Two of the largest U.S. banks, Wells Fargo and JPMorgan, registered Bitcoin funds with the Securities and Exchange Commission (SEC) this past week.
The move represents the latest in a growing trend of traditional financial institutions looking for exposure in crypto markets, which, while volatile over their history, have undergone explosive growth. Another major bank, BNY Mellon, recently revealed intentions to establish a team to develop a custodial system.
Bitcoin, of course, is the oldest as probably best understood of all cryptocurrencies.
JPMorgan cautioned investors earlier this year against adding Bitcoin to their portfolios. But now the firm is reportedly working with a well known technology and financial services company, New York Digital Investment Group (NYDIG), on the bitcoin fund.
Wells Fargo is also teaming with NYDIG.
Some believe the fast changing world of banking introduced by DeFi and other developments is causing these leading banks, and other institutions like Goldman Sachs to put money into cryptocurrency companies as a hedge against the prospect of a “bankless” future.
2020 Marked A Change
Some analysts predicted that traditional financial players talking down cryptocurrencies was at least partly a move to suppress enthusiasm while they caught up, working on strategies, platforms and products.
While that might have some truth to it, there’s no doubt that traditional financial institutions have been coming to terms with the fact that cryptos, permissionless blockchains and the dApps built on networks like Ethereum, Solana, Cardano and others, are not a flash in the pan.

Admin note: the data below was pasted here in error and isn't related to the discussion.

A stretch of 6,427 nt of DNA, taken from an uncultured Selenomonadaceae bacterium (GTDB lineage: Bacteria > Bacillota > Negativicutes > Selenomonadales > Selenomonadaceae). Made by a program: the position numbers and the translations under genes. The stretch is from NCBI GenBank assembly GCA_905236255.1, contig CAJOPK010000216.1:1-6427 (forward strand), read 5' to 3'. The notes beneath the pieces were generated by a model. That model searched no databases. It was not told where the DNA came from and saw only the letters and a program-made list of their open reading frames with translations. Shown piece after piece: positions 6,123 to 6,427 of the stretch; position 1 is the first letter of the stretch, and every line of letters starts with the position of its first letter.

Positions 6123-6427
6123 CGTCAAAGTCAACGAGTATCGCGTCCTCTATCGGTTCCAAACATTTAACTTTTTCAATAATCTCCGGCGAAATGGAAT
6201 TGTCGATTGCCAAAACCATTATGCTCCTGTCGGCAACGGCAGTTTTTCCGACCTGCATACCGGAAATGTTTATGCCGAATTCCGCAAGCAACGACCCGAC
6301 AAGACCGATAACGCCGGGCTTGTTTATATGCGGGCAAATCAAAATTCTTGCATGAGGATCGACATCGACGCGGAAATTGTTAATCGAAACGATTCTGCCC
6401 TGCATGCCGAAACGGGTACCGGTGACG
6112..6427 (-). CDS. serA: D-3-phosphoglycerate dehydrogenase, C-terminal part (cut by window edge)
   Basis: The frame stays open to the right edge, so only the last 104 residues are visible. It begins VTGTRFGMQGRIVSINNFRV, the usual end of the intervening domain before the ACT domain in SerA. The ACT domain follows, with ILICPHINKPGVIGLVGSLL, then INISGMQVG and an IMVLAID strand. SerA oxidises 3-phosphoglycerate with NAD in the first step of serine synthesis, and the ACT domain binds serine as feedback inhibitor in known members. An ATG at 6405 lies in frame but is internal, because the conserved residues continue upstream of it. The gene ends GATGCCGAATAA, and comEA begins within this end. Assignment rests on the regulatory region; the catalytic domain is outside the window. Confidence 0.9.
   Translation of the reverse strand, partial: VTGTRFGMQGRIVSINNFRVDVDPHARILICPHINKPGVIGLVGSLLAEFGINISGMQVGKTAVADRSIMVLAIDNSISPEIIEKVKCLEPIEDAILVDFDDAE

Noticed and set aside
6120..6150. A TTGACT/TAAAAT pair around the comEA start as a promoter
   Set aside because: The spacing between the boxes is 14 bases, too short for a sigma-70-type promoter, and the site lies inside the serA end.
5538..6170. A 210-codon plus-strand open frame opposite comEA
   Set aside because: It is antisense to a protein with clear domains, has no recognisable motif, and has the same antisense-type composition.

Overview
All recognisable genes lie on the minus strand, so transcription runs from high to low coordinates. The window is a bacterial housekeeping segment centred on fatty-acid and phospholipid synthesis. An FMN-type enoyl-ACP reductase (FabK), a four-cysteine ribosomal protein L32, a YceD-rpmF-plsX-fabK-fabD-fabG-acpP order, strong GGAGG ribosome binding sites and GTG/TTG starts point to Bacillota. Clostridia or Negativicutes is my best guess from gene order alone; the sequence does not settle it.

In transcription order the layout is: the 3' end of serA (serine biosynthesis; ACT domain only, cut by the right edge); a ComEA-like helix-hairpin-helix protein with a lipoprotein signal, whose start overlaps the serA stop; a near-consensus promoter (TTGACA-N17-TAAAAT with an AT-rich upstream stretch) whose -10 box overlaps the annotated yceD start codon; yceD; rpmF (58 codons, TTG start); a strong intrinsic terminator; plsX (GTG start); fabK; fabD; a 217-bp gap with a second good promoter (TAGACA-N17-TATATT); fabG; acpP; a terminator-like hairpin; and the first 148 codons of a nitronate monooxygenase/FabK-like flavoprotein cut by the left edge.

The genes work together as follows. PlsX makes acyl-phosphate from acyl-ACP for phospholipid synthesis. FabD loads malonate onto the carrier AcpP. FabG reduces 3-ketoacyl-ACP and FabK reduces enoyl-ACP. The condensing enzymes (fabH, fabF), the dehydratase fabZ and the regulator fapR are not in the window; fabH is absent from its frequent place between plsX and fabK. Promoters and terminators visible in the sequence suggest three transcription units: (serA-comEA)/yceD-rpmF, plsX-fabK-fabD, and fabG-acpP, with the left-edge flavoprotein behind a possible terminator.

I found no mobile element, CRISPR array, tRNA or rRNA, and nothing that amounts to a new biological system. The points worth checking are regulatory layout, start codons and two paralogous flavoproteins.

And Bitcoin, the oldest crypto, is still king.
Before 2020, banks were restricted from crypto investments. The Office of the Comptroller of the Currency (OCC) had prohibited banks from storing cryptocurrencies. But that changed last July. As a result, banks have been given a green light to experiment with holding cryptos.
Gerald Celente in 2017 predicted that banks would be forced to reconcile with cryptos as a potent new reality:
“JPMorgan Chase CEO Jamie Dimon, like many business-establishment peers who persistently sound the death knell for cryptocurrencies, is wrong.
“As the Trends Research Institute has been forecasting, volatility in digital currencies will continue. Some offerings will crash. But the long-term trend is a crypto, not a fiat-currency-driven, future.
“It’s a new world millennial order; cash is not part of their lives. Digital currencies to them are what gold once was for baby boomers – safe, comfortable and familiar.”
(“Cryptos: Millennial gold,” 4 October 2017)